A WW II-era American piston-engined fighter aircraft, the Lockheed P-38 Lightning was developed for the United States Army Air Corps. It had distinctive twin tail booms and a central nacelle containing the cockpit and armament. The P-38 was used for interception, dive bombing, level bombing, ground attack, night fighting, photo reconnaissance, and escort missions for bombers, it was an extensively long-range escort fighter when equipped with drop tanks.
The P-38 was used very successfully in the Pacific Theater of Operations and the China-Burma-India Theater of Operations as the aircraft of America’s top aces, Richard Bong (40 victories), Thomas McGuire (38 victories) and Charles H. MacDonald (27 victories). In the South West Pacific theater, the P-38 was the primary long-range fighter of United States Army Air Forces until replaced by the P-51D Mustangs toward the end of the war.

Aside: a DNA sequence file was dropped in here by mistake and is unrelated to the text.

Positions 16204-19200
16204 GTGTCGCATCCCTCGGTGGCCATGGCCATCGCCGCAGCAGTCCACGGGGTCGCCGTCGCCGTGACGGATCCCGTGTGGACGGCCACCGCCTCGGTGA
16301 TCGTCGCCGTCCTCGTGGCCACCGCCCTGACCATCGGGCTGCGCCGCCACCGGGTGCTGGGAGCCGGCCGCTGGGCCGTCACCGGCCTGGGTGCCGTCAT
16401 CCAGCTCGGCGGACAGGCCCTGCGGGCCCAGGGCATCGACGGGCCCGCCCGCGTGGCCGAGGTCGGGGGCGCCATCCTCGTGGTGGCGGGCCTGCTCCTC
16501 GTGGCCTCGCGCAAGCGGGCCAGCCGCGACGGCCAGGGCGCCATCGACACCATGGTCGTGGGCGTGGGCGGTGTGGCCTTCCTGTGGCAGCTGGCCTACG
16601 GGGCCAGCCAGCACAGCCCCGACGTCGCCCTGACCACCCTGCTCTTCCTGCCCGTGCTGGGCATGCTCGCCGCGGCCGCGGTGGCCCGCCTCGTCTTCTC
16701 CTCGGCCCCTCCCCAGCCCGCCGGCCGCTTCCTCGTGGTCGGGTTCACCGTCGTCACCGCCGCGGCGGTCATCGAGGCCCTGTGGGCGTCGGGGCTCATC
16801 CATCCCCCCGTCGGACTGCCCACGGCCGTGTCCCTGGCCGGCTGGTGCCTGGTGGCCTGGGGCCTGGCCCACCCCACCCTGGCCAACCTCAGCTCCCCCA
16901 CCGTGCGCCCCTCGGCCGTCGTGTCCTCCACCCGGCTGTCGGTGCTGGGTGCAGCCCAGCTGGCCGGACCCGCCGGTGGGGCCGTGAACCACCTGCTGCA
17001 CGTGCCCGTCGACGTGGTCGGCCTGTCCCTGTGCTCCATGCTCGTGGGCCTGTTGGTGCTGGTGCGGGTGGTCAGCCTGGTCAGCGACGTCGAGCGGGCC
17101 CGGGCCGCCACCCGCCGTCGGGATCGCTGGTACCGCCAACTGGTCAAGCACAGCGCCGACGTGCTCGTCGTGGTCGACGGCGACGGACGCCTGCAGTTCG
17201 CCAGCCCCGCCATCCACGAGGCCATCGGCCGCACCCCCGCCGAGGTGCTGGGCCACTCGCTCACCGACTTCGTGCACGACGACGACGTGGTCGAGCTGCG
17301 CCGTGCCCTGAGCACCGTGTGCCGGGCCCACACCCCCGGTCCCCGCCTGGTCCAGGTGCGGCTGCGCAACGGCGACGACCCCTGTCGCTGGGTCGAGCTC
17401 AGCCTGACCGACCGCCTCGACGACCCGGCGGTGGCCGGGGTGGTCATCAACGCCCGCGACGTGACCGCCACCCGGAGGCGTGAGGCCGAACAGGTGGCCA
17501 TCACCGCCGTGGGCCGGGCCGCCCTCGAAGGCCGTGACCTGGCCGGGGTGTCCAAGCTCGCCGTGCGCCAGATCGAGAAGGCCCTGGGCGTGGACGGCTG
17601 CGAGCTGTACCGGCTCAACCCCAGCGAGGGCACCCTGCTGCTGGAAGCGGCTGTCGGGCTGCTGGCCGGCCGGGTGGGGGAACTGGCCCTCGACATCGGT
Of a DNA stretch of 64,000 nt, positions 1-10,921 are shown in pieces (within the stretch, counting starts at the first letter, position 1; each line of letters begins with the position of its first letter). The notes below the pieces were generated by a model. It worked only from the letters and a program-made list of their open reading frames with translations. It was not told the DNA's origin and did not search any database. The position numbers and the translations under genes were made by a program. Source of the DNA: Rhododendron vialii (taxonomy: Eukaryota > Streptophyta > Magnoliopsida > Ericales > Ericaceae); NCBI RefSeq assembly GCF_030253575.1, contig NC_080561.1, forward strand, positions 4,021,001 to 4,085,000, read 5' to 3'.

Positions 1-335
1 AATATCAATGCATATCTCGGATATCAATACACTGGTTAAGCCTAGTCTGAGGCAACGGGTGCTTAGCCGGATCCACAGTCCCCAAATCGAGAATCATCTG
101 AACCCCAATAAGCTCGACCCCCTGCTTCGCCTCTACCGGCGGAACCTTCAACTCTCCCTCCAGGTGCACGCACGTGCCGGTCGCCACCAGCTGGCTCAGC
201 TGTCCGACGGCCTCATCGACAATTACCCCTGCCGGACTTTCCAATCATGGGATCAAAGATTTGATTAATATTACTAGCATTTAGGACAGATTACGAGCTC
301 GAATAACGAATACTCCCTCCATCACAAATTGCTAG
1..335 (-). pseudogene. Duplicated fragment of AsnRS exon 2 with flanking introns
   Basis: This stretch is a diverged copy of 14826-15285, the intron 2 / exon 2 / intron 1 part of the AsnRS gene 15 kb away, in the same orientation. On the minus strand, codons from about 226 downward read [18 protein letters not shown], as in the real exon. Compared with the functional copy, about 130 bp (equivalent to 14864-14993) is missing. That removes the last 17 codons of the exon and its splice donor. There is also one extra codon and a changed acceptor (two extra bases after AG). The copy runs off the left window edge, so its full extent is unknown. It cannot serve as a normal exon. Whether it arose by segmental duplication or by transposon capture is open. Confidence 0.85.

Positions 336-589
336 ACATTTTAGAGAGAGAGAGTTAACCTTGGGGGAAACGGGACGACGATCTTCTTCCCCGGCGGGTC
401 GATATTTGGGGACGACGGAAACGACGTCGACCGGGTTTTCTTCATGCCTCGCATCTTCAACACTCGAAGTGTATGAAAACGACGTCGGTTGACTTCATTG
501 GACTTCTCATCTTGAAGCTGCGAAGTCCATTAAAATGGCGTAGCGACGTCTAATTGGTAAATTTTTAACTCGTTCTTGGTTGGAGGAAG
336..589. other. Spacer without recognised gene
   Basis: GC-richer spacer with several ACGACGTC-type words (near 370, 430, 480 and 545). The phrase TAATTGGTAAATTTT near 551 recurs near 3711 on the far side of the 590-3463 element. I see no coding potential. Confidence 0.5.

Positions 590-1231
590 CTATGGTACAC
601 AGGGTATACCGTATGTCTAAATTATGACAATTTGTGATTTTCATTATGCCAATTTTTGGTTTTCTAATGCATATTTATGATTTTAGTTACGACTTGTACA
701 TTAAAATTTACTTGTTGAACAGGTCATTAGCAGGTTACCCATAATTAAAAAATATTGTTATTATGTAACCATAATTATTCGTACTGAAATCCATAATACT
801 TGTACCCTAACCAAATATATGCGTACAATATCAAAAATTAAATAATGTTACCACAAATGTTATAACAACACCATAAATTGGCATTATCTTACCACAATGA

Extremely forgiving the P-38 could be somewhat mishandled in several ways but the roll rate of the early versions was too low to be considered a good dogfighter. The P-38 was the only American fighter aircraft in high-volume production throughout America’s involvement in the war, from Pearl Harbor to Victory over Japan Day. At the end of the war, orders for 1,887 more were cancelled.